<ctl name="IIR1 Band2" id ="2" value="0" />   
        <ctl name="IIR1 Band2" id ="3" value="0" />   
        <ctl name="IIR1 Band2" id ="4" value="0" />
        <ctl name="IIR1 Band3" id ="0" value="268435456" /> 
        <ctl name="IIR1 Band3" id ="1" value="0" />  
        <ctl name="IIR1 Band3" id ="2" value="0" />   
        <ctl name="IIR1 Band3" id ="3" value="0" />   
        <ctl name="IIR1 Band3" id ="4" value="0" />
        <ctl name="IIR1 Band4" id ="0" value="268435456" /> 
        <ctl name="IIR1 Band4" id ="1" value="0" />  
        <ctl name="IIR1 Band4" id ="2" value="0" />   
        <ctl name="IIR1 Band4" id ="3" value="0" />   
        <ctl name="IIR1 Band4" id ="4" value="0" />
        <ctl name="IIR1 Band5" id ="0" value="268435456" /> 
        <ctl name="IIR1 Band5" id ="1" value="0" />  
        <ctl name="IIR1 Band5" id ="2" value="0" />   
        <ctl name="IIR1 Band5" id ="3" value="0" />   
        <ctl name="IIR1 Band5" id ="4" value="0" />
        <ctl name="IIR1 Enable Band1" value="1" />
        <ctl name="IIR1 Enable Band2" value="1" />
        <ctl name="IIR1 Enable Band3" value="1" />
        <ctl name="IIR1 Enable Band4" value="1" />
        <ctl name="IIR1 Enable Band5" value="1" />
   <!-- IIR2 filter coefficients; same as IIR1 -->
        <ctl name="IIR2 Band1" id ="0" value="268435456" />
        <ctl name="IIR2 Band1" id ="1" value="0" />   
        <ctl name="IIR2 Band1" id ="2" value="0" />   
        <ctl name="IIR2 Band1" id ="3" value="0" />   
        <ctl name="IIR2 Band1" id ="4" value="0" />
        <ctl name="IIR2 Band2" id ="0" value="268435456" /> 
        <ctl name="IIR2 Band2" id ="1" value="0" />  
        <ctl name="IIR2 Band2" id ="2" value="0" />   
        <ctl name="IIR2 Band2" id ="3" value="0" />   
        <ctl name="IIR2 Band2" id ="4" value="0" />
        <ctl name="IIR2 Band3" id ="0" value="268435456" /> 
        <ctl name="IIR2 Band3" id ="1" value="0" />  
        <ctl name="IIR2 Band3" id ="2" value="0" />   
        <ctl name="IIR2 Band3" id ="3" value="0" />   
        <ctl name="IIR2 Band3" id ="4" value="0" />
        <ctl name="IIR2 Band4" id ="0" value="268435456" /> 
        <ctl name="IIR2 Band4" id ="1" value="0" />  
        <ctl name="IIR2 Band4" id ="2" value="0" />   
        <ctl name="IIR2 Band4" id ="3" value="0" />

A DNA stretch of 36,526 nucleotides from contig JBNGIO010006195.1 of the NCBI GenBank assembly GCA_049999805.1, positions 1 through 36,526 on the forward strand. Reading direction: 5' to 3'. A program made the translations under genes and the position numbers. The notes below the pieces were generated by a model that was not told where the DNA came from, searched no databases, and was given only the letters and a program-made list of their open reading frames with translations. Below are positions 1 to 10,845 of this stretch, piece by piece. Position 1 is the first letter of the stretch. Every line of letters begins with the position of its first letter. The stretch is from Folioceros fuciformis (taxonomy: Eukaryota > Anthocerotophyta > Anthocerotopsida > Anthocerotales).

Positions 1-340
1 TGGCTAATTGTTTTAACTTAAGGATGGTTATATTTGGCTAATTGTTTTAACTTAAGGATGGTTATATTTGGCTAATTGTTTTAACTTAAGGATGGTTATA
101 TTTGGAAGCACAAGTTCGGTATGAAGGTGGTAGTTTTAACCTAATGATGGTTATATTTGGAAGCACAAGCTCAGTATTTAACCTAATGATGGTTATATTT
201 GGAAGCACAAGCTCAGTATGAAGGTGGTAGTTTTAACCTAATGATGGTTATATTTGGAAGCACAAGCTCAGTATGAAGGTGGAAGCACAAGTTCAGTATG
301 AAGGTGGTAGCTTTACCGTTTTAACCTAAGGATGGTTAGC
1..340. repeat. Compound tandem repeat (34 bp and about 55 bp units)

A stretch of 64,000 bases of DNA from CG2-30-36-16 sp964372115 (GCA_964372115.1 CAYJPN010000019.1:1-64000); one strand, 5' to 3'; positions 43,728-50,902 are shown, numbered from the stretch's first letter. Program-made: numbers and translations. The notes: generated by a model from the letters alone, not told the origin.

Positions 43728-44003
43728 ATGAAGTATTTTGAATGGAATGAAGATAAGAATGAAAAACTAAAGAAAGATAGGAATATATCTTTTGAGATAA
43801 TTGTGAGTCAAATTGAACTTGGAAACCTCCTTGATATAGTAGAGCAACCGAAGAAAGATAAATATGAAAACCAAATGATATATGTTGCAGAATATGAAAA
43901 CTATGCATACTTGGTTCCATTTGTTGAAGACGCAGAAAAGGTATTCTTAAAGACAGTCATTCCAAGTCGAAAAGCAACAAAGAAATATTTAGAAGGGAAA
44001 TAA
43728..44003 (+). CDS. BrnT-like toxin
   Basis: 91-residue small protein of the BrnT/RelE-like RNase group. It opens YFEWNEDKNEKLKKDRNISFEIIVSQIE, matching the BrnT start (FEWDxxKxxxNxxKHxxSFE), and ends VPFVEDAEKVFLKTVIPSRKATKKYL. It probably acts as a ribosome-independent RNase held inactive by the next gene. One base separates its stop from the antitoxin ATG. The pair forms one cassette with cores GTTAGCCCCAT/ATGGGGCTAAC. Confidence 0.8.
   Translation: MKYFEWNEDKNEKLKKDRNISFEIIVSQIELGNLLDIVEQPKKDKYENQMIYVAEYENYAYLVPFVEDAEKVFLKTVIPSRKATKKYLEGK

<ctl name="IIR2 Band4" id ="4" value="0" />
        <ctl name="IIR2 Band5" id ="0" value="268435456" /> 
        <ctl name="IIR2 Band5" id ="1" value="0" />  
        <ctl name="IIR2 Band5" id ="2" value="0" />   
        <ctl name="IIR2 Band5" id ="3" value="0" />   
        <ctl name="IIR2 Band5" id ="4" value="0" />
        <ctl name="IIR2 Enable Band1" value="1" />
        <ctl name="IIR2 Enable Band2" value="1" />
        <ctl name="IIR2 Enable Band3" value="1" />
        <ctl name="IIR2 Enable Band4" value="1" />
        <ctl name="IIR2 Enable Band5" value="1" />
   <!-- IIR1 plugs back into RX1 mux and IIR2 plugs back into RX2 mux -->
        <ctl name="RX1 MIX1 INP1" value="IIR1" />
        <ctl name="RX2 MIX1 INP1" value="IIR2" />
   <!-- set IIR1 and IIR2 gain (84<=>0dB; lower this parameter appropriately if any of the biquads introduce gain) -->
        <ctl name="IIR1 INP1 Volume" value="84" />
        <ctl name="IIR2 INP1 Volume" value="84" />

 <!-- cross-feed into second input of the IIR filter (needs kernel mod on hammerhead!) -->
        <ctl name="IIR1 INP2 MUX" value="RX2" />                                                                                                        
        <ctl name="IIR2 INP2 MUX" value="RX1" />  
 <!-- set the gain of the cross-feed (here: cross terms down by 24 dB, i.e 84-60) -->
        <ctl name="IIR1 INP2 Volume" value="60" />                                                                                                      
        <ctl name="IIR2 INP2 Volume" value="60" />

<!-- end test filter --> 

<!-- back to stock below -->
        <ctl name="RX1 Digital Volume" value="84" />
        <ctl name="RX2 Digital Volume" value="84" />
        <!-- lowered the HPHL[R] Volume from 15 to 10 to significantly reduce THD -->
        <ctl name="HPHL Volume" value="10" />
        <ctl name="HPHR Volume" value="10" />
    </path>

Note that the entries pertaining to cross-feed are optional and do not work on the Nexus 5 stock kernel as the AOSP codec driver is missing the plumbing for multiple inputs.
I noticed that the "headphones" section on Shamu and Mako do look different. Other devices will likely differ from the Hammerhead one, too. I should be able to help folks getting their "headphones" section on non-Hammerhead devices in shape.

Once booted with the modified headphone section, the filters can be modified on-the-fly by using tinymix:
Code:
# first, disable the filter to make sure that the filter does not become unstable during the update process!
tinymix "IIR1 Enable Band1" 0
tinymix "IIR1 Enable Band2" 0
tinymix "IIR1 Enable Band3" 0
tinymix "IIR1 Enable Band4" 0
tinymix "IIR1 Enable Band5" 0
tinymix "IIR2 Enable Band1" 0
tinymix "IIR2 Enable Band2" 0
tinymix "IIR2 Enable Band3" 0
tinymix "IIR2 Enable Band4" 0
tinymix "IIR2 Enable Band5" 0
# second, write new IIR1 filter (for the left audio channel)
tinymix "IIR1 Band1" 268435456 537978230 268435456 778747325 114847078
tinymix "IIR1 Band2" 268435456 542902433 268435456 601441125 243151927
tinymix "IIR1 Band3" 268435456 0 0 0 0
tinymix "IIR1 Band4" 268435456 0 0 0 0
tinymix "IIR1 Band5" 268435456 0 0 0 0
# third, write new IIR2 filter (for the right audio channel); you typically want IIR2 to be the same filter as IIR1
tinymix "IIR2 Band1" 268435456 537978230 268435456 778747325 114847078
tinymix "IIR2 Band2" 268435456 542902433 268435456 601441125 243151927
tinymix "IIR2 Band3" 268435456 0 0 0 0
tinymix "IIR2 Band4" 268435456 0 0 0 0
tinymix "IIR2 Band5" 268435456 0 0 0 0